When Fox/Saban bought the channel in 1997, programmers sought a new dual audience – kids in daytime, families at night. In 1999, Fox spun off two digital cable channels from Fox Family, the Boyz Channel and the Girlz Channel, which both contained program content targeted at the respective genders; both networks shut down after one year due to a lack of demand by cable providers and the controversy that developed over the gender-segregated channels. To a point, Disney relaunched the concept somewhat in February 2009 with the replacement of Toon Disney with the tween boy-targeting Disney XD, while Disney Channel has shifted towards featuring programming appealing more towards girls (though not necessarily in the same gender-exclusionary manner as the Boyz/Girlz Channel concept).
In the Nielsen cable ratings, Fox Family ultimately saw its overall viewership slide from 10th to 17th place and its primetime viewership decline by 35%, as a result of an increasingly competitive race for younger viewers and the bickering over ownership between News Corporation and Saban Entertainment founder/CEO Haim Saban. Some observers believe that the decision to remove all of the older programming, especially western reruns (which made up the bulk of The Family Channel's weekday and weekend schedule), without notice chased away older viewers without any plan to retain the core audience among them that the network wanted to retain. It is also suggested that Fox hired more employees than needed, and when Disney took over, as many as 500 were laid off (this came at a time when Disney itself was downsizing, with 400 other employees being laid off from its failed Go Network online service), but Fox Family also used many freelancers for certain aspects of the channel, such as its short-lived "block jocks" (which were on-air hosts that the channel hired to present the channel's afternoon children's programs); most of the monikers for the network were created by freelance artists. However, the Disney acquisition took the channel into a deeper decline in its early years.
2001–06: Sale to Disney and rebranding as ABC FamilyEdit
Fox Family Worldwide Inc. was sold to The Walt Disney Company (which had previously purchased Capital Cities/ABC in February 1996, changing its corporate name to ABC, Inc.), for $2.9 billion on October 24, 2001; the sale to The Walt Disney Company included ownership of Saban Entertainment. The network was officially renamed ABC Family on November 10, 2001.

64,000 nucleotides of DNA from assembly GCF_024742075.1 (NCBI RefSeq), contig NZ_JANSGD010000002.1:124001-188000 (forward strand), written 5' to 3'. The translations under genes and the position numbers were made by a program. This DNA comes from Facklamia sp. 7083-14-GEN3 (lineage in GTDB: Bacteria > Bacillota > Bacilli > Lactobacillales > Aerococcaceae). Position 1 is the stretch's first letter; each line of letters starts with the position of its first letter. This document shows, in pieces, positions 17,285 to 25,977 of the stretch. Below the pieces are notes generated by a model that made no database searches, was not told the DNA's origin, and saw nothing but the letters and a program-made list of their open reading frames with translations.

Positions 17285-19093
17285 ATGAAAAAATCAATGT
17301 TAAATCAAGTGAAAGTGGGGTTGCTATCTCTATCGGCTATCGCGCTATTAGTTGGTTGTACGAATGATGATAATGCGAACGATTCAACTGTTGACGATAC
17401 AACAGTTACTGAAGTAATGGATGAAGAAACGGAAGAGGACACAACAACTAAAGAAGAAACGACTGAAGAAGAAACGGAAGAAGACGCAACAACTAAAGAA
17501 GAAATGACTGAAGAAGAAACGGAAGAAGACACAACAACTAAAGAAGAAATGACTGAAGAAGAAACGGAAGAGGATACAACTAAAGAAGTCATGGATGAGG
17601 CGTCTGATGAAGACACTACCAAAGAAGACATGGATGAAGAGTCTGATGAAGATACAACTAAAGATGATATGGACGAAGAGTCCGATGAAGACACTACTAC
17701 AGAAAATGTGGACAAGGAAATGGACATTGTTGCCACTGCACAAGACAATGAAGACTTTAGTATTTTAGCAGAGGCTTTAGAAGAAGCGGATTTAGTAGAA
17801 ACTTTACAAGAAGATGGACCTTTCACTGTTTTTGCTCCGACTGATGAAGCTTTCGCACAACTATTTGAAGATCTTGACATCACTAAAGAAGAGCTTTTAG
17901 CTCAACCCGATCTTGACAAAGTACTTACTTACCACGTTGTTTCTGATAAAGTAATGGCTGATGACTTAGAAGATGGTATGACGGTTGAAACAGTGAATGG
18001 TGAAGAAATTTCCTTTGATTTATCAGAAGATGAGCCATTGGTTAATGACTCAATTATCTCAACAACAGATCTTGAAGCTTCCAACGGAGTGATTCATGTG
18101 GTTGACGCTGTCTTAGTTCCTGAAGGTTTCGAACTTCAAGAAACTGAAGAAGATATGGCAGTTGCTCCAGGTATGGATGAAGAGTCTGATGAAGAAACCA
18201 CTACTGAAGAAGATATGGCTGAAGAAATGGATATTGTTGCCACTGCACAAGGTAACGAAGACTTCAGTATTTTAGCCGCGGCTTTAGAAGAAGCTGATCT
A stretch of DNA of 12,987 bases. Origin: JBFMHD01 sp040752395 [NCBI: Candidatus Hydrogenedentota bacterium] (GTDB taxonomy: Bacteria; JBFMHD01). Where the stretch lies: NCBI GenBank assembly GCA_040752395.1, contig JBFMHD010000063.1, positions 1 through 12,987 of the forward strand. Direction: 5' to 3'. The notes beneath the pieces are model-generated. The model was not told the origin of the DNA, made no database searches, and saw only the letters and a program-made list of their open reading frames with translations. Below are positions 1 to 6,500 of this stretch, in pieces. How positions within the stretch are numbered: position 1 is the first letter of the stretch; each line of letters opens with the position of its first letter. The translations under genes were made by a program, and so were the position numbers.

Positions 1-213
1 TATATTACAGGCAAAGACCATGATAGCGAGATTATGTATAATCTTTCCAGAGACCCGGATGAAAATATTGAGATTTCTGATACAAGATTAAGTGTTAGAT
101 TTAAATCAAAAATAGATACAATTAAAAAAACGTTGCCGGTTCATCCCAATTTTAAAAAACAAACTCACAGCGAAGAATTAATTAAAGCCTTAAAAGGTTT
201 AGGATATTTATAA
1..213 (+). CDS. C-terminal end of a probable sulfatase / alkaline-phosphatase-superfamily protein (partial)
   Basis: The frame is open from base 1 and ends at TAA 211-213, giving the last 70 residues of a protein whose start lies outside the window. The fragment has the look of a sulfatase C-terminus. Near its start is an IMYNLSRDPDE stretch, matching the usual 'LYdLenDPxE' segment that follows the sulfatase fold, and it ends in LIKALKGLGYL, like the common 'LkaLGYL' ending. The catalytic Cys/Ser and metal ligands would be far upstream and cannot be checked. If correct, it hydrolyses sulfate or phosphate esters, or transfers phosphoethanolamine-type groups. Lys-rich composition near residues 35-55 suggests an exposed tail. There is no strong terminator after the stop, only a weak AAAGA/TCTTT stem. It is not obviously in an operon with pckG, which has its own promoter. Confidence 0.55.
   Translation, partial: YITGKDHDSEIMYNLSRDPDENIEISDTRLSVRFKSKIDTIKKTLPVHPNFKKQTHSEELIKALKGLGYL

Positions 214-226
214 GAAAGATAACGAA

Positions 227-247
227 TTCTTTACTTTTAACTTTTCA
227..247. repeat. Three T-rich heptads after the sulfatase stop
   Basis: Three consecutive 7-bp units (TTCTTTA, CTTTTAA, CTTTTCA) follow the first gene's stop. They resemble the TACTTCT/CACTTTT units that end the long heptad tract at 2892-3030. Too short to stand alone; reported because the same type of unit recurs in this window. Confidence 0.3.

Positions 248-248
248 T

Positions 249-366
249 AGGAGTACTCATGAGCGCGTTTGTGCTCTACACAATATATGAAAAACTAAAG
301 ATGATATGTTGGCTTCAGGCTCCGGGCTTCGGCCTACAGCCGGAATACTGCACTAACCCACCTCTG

The channel's sale to Disney was considered one of the biggest mistakes or problems made during the latter tenure of company president Michael Eisner. The failure was primarily due to the acquisition being conducted by the strategic planning department of Disney, without consulting anyone at ABC. The original plan was to use the channel to essentially show reruns of ABC programming, but this plan was impossible as ABC did not hold syndication rights to the majority of its own programs, only having rights to those that were produced by its Walt Disney Television and Touchstone Television divisions whose distribution rights were held by Buena Vista Television. During this time, the channel did air same-season repeats of Alias, Less Than Perfect and Life with Bonnie, almost all of which were Touchstone Television productions. But in trying to change the focus of the channel, Disney also canceled several Fox Family series (such as the 1960s-set period dramedy State of Grace), and cut back on the network's made-for-cable movies, which were among the few programs that Fox Family was doing well with. Ratings tumbled further as the network became dependent on syndicated reruns and had no original programs on its schedule (save for original wraparound segments that aired around repeats of The Bachelor, and children's programming).
 The XYZ branding was revisited at one point in 2003, for a program block titled "The XYZ", which featured live-action series and movies aimed at the aforementioned groups. The network was also used as a buffer to burn off failed ABC series, such as the reality competition series All American Girl], which featured Spice Girl Geri Halliwell.
Along with the aforementioned stipulation regarding the network's name, Robertson also stipulated in the contract for the original sale of the network to Fox Entertainment Group (as well as to future owners of the network) that his syndicated talk show, The 700 Club, be aired twice daily on the network (although this is the set requirement, ABC Family carries The 700 Club three times each weekday; once in the morning, twice at night), along with a half-hour CBN talk show called Living the Life (which has since been replaced by The 700 Club Interactive), and that a day-long CBN telethon (which airs the week before the Super Bowl each year) be broadcast annually. Following controversial remarks made by Robertson on the former program about Venezuelan president Hugo Chávez, as well as regarding homosexuals, feminists, Muslims, abortion and many other social issues, ABC Family moved to distance itself from the program. On August 29, 2005, the channel changed the disclaimers that appear before, during, and after the 700 Clubbroadcasts from "The following/preceding program is/was brought to you by CBN" to "The following/preceding CBN telecast does not reflect the views of ABC Family." Since 2003, ABC Family has been producing more successful original movies and series.
2006–16: "A New Kind of Family"Edit